► Reborn Fiat 124 Spider tested
► MX-5 twin with 1.4 turbo power
► Retro styling channels original 124
Ah, the Italian MX-5 – though that’s Italian as in built in Japan, by Mazda, on the MX-5 platform. Fiat’s new 124 Spider does, however, feature unique, Italian-designed exterior sheet metal and a familiar Italian-built turbocharged MultiAir 1.4 engine up front, mounted longitudinally and driving the rear wheels through a six-speed manual. A six-speed auto is also available.
In essence, then, the Fiat’s an alternative: an arguably more grown-up way in which to enjoy the light, compact and fundamentally sweet MX-5 chassis. The 124’s styling is classical, with more retro cues than the edgy, modern Mazda, while the interior trim is from the drawer above the MX-5’s – and the turbocharged engine has torque and midrange where the naturally aspirated Japanese engine is all soaring revs and flirting with the limiter.
Talk me through the range
It starts with the no-toys Classica. Move up to Lusso and you get an infotainment system as standard, 17-inch wheels, heated seats, parking sensors and some chrome and silver trinkets.
The plusher Lusso Plus adds LED lamps, a Bose sound system and adaptive headlights.
For 2018, a new S-Design trim was added above Lusso Plus, with a few Mopar (Fiat-Chrysler’s aftermarket accessories arm) bits as standard: gunmetal grey A-pillars and mirror covers, 17in dark finish alloys, roll bar covers and, most noticeably, a red stripe down each flank in ’80s-honoured go-faster style. No mechanical upgrades, though. The S-Design is available only in Ice White, and costs £26,905 at launch.
Unlike the Mazda there’s only one engine option, and you can’t have a limited-slip differential – unless you go for the Abarth 124 version.
Drifting through hairpins or wafting along the coast road?
Fiat isn’t putting figures to its take on the perfect roadster chassis set-up, insisting it paid the MX-5 no mind and cracked straight on with building a car that drove like a Fiat, whatever that means. And while the 124 and MX-5 were developed in parallel, with input from Italians at Fiat and Abarth, the 124 uses unique spring, damper, roll bar, steering and stability control settings. While the Abarth version features a Sport button the 124 does not, though you can deactivate the stability control.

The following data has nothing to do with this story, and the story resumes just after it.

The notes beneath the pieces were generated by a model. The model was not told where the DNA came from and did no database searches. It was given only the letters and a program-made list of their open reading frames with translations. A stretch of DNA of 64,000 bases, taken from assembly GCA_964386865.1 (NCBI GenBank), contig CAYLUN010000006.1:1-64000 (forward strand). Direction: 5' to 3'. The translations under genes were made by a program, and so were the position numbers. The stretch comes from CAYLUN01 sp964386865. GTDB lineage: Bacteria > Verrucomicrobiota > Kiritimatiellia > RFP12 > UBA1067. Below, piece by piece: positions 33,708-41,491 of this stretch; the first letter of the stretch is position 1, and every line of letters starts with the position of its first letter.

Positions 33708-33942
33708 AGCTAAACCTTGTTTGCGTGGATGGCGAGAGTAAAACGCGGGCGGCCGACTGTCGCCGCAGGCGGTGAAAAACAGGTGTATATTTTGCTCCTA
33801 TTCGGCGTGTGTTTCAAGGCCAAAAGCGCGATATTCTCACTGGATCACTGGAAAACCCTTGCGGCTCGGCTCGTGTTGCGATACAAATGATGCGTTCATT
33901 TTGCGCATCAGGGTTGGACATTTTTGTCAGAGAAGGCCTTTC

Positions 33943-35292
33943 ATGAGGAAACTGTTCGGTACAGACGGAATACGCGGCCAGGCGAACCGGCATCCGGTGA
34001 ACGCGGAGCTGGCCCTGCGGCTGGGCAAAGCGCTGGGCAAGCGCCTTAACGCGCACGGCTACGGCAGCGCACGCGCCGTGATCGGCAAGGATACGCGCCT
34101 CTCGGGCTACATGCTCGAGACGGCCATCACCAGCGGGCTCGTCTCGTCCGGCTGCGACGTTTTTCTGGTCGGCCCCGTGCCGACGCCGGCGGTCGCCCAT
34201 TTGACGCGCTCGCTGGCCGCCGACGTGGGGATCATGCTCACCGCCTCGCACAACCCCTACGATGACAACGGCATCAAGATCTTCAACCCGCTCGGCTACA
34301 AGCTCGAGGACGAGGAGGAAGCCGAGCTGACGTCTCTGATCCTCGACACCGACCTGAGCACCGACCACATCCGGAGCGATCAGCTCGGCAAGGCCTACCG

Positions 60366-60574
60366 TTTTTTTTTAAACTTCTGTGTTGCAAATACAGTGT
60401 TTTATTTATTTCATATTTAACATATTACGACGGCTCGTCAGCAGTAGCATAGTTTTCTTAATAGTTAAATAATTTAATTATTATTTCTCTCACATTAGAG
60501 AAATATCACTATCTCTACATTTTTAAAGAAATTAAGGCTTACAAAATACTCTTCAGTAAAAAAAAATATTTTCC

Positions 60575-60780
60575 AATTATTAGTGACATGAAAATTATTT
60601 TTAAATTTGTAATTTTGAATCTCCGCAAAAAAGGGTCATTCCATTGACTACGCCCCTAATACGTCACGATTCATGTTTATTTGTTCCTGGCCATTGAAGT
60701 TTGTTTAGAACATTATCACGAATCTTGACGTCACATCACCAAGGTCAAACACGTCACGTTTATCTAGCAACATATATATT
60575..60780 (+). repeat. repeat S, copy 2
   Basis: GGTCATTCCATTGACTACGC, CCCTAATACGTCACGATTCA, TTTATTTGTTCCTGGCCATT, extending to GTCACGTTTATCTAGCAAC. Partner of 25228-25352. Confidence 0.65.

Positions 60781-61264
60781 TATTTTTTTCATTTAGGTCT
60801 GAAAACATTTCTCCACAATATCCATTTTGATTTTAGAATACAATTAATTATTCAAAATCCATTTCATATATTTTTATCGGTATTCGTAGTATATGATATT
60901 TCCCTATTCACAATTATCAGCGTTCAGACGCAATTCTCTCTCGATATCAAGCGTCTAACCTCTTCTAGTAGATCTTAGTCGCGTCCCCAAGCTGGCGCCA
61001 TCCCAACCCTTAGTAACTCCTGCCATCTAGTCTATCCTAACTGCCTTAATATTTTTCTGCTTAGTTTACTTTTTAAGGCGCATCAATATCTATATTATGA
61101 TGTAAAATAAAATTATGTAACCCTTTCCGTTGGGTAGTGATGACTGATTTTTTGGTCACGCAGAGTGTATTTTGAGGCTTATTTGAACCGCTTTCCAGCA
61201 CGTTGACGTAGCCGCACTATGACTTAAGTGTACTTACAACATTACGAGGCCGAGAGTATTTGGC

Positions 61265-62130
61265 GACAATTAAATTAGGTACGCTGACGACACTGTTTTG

On the road the Fiat feels similar to the standard MX-5 chassis tune. The ride is good, dealing admirably with some pretty distressed Italian roads, the steering is as light, intuitive and responsive as you’d hope. There’s a little roll and pitch as you up the pace but the Fiat’s body control feels marginally better resolved than the Mazda’s, with less tendency to roll, particularly at the rear, when you really throw the front end into a corner. In general then it’s business as usual for this chassis: communicative, forgiving, up for mischief – if you can find tight enough corners – and great fun.
I bet you miss the Mazda’s turbo-free top-end though, right?
Yes and no. For some, the 1.5-litre Mazda motor will remain the more desirable engine option, for its purity of response and the zinging rush that accompanies the last 2000rpm on the rev counter. But the Fiat engine’s a pleasant thing: smooth, tractable from just over 2000rpm and strong enough to keep the chassis interested.
Ultimately it gives you options where the Mazda can’t: work the turbo four for all its worth, working the delicious balance of the car with a smile on your face, or short-shift, drive lazy and potter along with your elbow in the door and the sun on your skin.
Either way the roof is as per the Mazda, a folding soft-top you can drop or raise in a smidge over three seconds, and the six-speed manual (with Fiat-specific ratios and internals) is accurate, fast and satisfying.
What's the interior like?
Definitely. The exterior design is more successful in the metal than it looks in pictures, particularly in darker colours – choose red and you’re guaranteed thumbs-up approval from girls on scooters and leathery-faced old men in tractors.
Inside little effort’s been wasted trying to disguise the Mazda beneath. So you get a decent infotainment system with an iDrive-style controller (optional), a snug but sound driving position (reach adjustment for the wheel is still sadly absent) and a small but serviceable 140-litre boot. The trim’s undoubtedly plusher than the Mazda’s though – choose tobacco leather and the cosy little cockpit feels almost opulent.
What’s the auto gearbox like?
Obviously, it’s not the option you want in a car that’s all about old-school driver involvement. But it does make the 124 accessible to those who need or want an auto, and it does its job well enough.
It’s a little slurry, and keen to change up a little too early most of the time – like most autos – but it’s responsive to kick down when required. Top marks to Fiat for organising the lever’s function the right way round in manual mode: pull to change up, push to shift down.
A very likeable, keenly priced roadster that feels sufficiently differentiated from its Japanese sibling to warrant investigation and a test drive. It’s not better, just different: a more grown up and refined alternative to the torque-light but arguably purer Mazda.
Whichever way you go that chassis – lightweight, keen and superbly balanced – remains the star of the show. And – whisper it – the Italians might just have come up with the best version of it.
Read more Fiat reviews here